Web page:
SINGAPORE – While living in a public rental flat following her divorce, Madam Zaidah Ismail worked long hours as a security guard to build up her Central Provident Fund (CPF) savings so that she could buy a home.
In 2019, she was able to buy and move into a two-room Housing Board flexi flat in Punggol at a more affordable price under the Fresh Start Housing Scheme. This was introduced in 2016 to give rental households that had previously bought a subsidised flat the option to buy their second HDB flat on a shorter lease.
“I was having quite a hard time after my divorce, as I was also diagnosed with breast cancer. I didn’t have enough CPF savings to buy my own home, so for almost 10 years I worked 12 hours a day, sometimes even on weekends and public holidays,” said Madam Zaidah.
The 57-year-old is now a freelance massage therapist and lives with her son, 20, who is a student. She has two older children aged 32 and 33.
“When I was told about Fresh Start in 2018, I jumped at the opportunity,” said Madam Zaidah, who opted for a 60-year lease. The flat cost about $141,000, including the resale levy, and she received $44,000 in grants.
“It was like a weight had been lifted off my shoulders. After eight years of living in a rental flat, I can now just think of my monthly expenses and save for retirement,” added Madam Zaidah, who managed to pay the purchase price in full.
Minister of State for National Development Muhammad Faishal Ibrahim said the HDB’s home ownership support team was set up in 2019 to provide more dedicated support for households like Madam Zaidah’s.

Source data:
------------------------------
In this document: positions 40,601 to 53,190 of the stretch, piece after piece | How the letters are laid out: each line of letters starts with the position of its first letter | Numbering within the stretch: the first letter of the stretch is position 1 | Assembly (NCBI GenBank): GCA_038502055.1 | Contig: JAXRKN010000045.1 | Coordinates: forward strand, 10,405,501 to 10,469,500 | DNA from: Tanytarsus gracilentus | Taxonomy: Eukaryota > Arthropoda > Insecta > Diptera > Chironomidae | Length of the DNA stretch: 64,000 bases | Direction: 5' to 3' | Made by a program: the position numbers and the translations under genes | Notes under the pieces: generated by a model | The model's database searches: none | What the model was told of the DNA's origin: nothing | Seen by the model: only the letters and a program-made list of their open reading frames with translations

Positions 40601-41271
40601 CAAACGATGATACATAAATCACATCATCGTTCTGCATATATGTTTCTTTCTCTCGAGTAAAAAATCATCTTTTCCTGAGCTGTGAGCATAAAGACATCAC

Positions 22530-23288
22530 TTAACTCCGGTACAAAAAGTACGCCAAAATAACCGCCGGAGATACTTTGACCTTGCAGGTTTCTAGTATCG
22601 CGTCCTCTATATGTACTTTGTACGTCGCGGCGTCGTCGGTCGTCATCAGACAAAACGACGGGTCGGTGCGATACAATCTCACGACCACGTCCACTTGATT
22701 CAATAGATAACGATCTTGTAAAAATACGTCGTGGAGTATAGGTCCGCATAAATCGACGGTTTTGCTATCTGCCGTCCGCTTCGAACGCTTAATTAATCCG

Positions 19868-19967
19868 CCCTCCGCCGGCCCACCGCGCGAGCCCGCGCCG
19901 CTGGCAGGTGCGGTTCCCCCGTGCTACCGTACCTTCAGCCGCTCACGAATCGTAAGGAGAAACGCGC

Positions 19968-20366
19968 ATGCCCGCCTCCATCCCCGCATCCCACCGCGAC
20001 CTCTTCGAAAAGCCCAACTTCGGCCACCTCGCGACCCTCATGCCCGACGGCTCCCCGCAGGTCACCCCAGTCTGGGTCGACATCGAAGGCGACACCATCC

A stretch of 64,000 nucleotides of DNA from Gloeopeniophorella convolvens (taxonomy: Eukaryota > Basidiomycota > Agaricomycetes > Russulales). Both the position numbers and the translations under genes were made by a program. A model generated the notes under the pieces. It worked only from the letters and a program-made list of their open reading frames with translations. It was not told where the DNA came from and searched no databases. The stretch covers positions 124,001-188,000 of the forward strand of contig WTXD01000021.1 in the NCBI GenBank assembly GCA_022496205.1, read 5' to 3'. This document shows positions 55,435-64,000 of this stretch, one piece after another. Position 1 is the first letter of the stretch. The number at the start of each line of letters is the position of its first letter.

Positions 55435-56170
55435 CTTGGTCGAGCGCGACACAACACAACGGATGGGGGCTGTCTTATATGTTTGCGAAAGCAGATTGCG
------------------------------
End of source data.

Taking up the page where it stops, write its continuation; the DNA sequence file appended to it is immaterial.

The team guides rental households through the process of home ownership – from planning their purchase till they collect their keys – while considering factors such as family and financial stability.
“When I meet those who have purchased a flat, there is a sense of achievement and happiness... Our aim is to help families living in public rental flats achieve home ownership and inter-generational mobility, so their children can move up the social ladder,” said Dr Faishal.
As at December 2022, the team had reached out to about 1,400 rental households.
Dr Faishal said some tenants may face difficulty in buying a home as they do not have sufficient funds in their CPF Ordinary Account – this may be because they have freelance jobs, for instance. “This is where the Community Link programme comes in, where we can share options for alternative employment with CPF contributions to introduce more stability and opportunities for home ownership.”
Madam Zaidah said having her own home was always the plan, as her rental flat was cramped and not conducive for her children.
“Now, I can have more built-ins, like a TV console and kitchen cabinets. And my children will have a place to live if anything happens to me,” she added.